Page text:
With the economy in a slump and business leaders exposed as common crooks, it's time to return to business basics or so it would seem. Some experts argue just the opposite, maintaining that scandals and declining profits are a sure sign it's time for radical change in how we think about business. This month we take a look at different perspectives on today's business climate with three new books that challenge the way business gets done.
Getting back to the basics
Author Kirk Cheyfitz hammers home 12 timeless truths of business in the insightful, fun-to-read Thinking Inside the Box: The 12 Timeless Rules for Managing a Successful Business (Free Press, $25, 272 pages, ISBN 0743235754). Cheyfitz says we "can't think outside the box or even inside the box unless we have a very precise idea of what the box is." By following the 12 unchanging rules or "planks" that make up the box, the authors say a business can survive any passing fad or temporary disaster.
It's a waste of time to try to create a new business model, he says, because there aren't any. There's no waffling with Cheyfitz, and his concise, self-assured wisdom is hard to dispute. Dotcoms are a frequent target of his box-breaking examples, and in retrospect, it does seem obvious that spending a little more time on business necessities (second plank in the box: the first business of business is making money) would have served the paper billionaires well. Other elements of the box include hiring the best people, creating customers with every transaction and paying close attention to true revenues, expenses and cash flows. Cultivating new growthInstead of getting back to the basics, the author of The Art of Profitability explains "a different way to grow" in a world of product saturation and market crashes. How to Grow When Markets Don't by Adrian Slywotzky and Richard Wise says the old growth model invent a great product, sell it to death, go international, cut costs and raise prices if you can has run out of steam. Product innovations no longer generate big bucks, and international expansion and acquisitions have largely been depleted.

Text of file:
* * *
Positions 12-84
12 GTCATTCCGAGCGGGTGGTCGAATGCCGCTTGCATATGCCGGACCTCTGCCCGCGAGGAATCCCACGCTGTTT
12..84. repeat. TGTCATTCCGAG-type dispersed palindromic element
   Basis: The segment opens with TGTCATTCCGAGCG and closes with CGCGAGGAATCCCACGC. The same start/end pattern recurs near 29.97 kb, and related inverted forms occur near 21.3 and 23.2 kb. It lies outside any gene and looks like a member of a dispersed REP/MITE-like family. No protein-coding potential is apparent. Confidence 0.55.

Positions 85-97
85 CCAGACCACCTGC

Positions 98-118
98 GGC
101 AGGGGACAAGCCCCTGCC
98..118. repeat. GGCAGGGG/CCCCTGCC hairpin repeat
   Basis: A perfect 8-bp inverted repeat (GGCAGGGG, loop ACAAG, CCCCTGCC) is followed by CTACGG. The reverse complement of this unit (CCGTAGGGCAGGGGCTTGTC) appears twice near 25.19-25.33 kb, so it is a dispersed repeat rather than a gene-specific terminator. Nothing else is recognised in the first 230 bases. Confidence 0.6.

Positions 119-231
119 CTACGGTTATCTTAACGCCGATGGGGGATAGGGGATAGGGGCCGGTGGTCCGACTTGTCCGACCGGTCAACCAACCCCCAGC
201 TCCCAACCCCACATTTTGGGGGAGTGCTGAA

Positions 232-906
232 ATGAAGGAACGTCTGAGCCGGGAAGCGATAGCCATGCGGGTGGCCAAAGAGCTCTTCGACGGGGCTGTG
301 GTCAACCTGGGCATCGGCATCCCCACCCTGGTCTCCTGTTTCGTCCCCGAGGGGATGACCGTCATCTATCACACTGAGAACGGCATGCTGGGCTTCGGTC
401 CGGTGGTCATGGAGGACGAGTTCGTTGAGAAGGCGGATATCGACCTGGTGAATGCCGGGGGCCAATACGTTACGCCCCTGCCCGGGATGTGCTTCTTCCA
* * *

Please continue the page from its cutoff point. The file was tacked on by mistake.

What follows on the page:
So how can companies grow in tough environments? Simply put, they should stop thinking about the product and start addressing the hassles and issues that surround the product to create new types of demand from customers.
Fascinating case studies of ventures like GM OnStar and John Deere Landscapes demonstrate how mature companies have taken a new look at solving their customers' biggest problems. Even in areas that were thought incapable of growth, these innovative companies have created new revenue streams by deploying hidden assets customer relationships, information, real estate to meet the next generation of demands from customers.
Putting people above profits
Leaders like Tony Blair, former President Bill Clinton and Super Bowl champ Jimmy Johnson were inspired by Mihaly Csikszentmihalyi's groundbreaking book Flow, which explained why some people lose themselves in their work. Now the author brings the concept of flow to the workplace in Good Business: Leadership, Flow, and the Making of Meaning (Viking, $24.95, 256 pages, ISBN 0670031968). The author dares to put people above profits, saying, "Fundamentally, business exists to enhance human well-being." Interviews with successful leaders (whose sole ambition isn't selfish advantage) show how leaders can bring flow to the workplace and what they should avoid. The global perspective includes visionary leaders all over the world who have transformed stifling jobs and workplaces into exciting vocations. For example, outdoor equipment maker Patagonia has a "Let My People Go Surfing" policy. At any time of the day, employees can take off and go surfing. It's an "attitude that changes your whole life," says Yvon Chouinard of his happy company headquarters. Plush, ostentatious surroundings may lie; look for onsite childcare, cheerful cafeterias and the demeanor of the people for insight into workplace happiness.
Good Business is an important book for managers who want to increase productivity, and a must-read if your business heroes aren't Machiavelli, Genghis Khan or Attila the Hun.